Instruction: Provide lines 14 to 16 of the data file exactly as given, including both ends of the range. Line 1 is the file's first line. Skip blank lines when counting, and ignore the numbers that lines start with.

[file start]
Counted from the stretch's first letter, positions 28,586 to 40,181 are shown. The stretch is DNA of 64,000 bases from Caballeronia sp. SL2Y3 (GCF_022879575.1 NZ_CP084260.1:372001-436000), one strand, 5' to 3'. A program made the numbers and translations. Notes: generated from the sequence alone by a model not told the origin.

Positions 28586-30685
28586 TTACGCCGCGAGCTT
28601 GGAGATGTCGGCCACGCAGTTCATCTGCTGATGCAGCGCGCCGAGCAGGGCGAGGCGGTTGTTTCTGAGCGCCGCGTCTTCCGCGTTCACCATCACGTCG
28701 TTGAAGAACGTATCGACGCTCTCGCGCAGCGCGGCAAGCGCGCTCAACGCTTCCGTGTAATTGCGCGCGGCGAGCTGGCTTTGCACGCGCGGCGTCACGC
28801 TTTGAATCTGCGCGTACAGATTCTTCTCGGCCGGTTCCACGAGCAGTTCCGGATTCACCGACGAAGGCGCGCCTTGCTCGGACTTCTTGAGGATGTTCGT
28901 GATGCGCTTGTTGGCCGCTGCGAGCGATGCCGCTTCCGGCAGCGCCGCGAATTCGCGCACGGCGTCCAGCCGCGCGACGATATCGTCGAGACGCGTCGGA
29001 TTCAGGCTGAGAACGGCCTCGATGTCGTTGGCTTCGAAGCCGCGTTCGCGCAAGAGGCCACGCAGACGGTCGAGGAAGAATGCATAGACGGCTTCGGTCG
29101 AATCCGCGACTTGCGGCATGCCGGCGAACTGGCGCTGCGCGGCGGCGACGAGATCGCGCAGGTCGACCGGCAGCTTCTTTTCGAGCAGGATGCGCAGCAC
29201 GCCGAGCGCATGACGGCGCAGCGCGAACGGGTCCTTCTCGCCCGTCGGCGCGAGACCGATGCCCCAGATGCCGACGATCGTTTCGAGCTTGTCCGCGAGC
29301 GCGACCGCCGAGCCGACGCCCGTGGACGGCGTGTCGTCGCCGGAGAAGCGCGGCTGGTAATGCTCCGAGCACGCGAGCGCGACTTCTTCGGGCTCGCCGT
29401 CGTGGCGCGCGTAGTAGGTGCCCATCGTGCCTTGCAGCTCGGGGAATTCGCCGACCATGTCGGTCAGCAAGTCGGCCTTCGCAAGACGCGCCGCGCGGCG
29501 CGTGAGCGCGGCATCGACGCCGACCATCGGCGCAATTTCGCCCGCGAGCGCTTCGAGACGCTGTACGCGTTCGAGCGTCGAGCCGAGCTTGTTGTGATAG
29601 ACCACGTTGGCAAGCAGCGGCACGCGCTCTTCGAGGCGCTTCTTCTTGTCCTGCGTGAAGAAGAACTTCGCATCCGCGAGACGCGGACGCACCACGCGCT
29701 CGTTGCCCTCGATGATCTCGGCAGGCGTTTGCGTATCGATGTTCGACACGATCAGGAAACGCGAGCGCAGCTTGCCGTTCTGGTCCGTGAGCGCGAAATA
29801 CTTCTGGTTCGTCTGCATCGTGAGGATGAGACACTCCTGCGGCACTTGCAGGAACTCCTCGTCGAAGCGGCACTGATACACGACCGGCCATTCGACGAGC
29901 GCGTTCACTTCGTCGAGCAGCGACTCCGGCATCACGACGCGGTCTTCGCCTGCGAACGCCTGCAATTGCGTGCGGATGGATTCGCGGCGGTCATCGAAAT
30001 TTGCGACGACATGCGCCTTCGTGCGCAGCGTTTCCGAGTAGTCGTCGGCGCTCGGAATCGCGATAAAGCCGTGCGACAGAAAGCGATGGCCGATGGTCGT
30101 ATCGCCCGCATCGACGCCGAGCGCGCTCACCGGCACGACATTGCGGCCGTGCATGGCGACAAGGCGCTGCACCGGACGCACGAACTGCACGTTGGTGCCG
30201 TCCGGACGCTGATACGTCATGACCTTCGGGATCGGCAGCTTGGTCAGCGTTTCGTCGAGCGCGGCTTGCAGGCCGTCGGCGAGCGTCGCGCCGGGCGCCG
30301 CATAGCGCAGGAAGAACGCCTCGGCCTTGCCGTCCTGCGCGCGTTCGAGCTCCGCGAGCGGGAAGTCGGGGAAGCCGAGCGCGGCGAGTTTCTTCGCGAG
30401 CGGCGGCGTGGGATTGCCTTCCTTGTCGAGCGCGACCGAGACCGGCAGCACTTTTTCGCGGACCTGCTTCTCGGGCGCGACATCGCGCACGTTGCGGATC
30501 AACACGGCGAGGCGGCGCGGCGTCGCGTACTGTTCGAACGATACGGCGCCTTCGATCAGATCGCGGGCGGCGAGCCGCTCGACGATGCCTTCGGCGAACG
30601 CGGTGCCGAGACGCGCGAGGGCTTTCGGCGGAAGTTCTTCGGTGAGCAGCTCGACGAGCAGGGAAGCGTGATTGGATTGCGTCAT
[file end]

29601 ACCACGTTGGCAAGCAGCGGCACGCGCTCTTCGAGGCGCTTCTTCTTGTCCTGCGTGAAGAAGAACTTCGCATCCGCGAGACGCGGACGCACCACGCGCT
29701 CGTTGCCCTCGATGATCTCGGCAGGCGTTTGCGTATCGATGTTCGACACGATCAGGAAACGCGAGCGCAGCTTGCCGTTCTGGTCCGTGAGCGCGAAATA
29801 CTTCTGGTTCGTCTGCATCGTGAGGATGAGACACTCCTGCGGCACTTGCAGGAACTCCTCGTCGAAGCGGCACTGATACACGACCGGCCATTCGACGAGC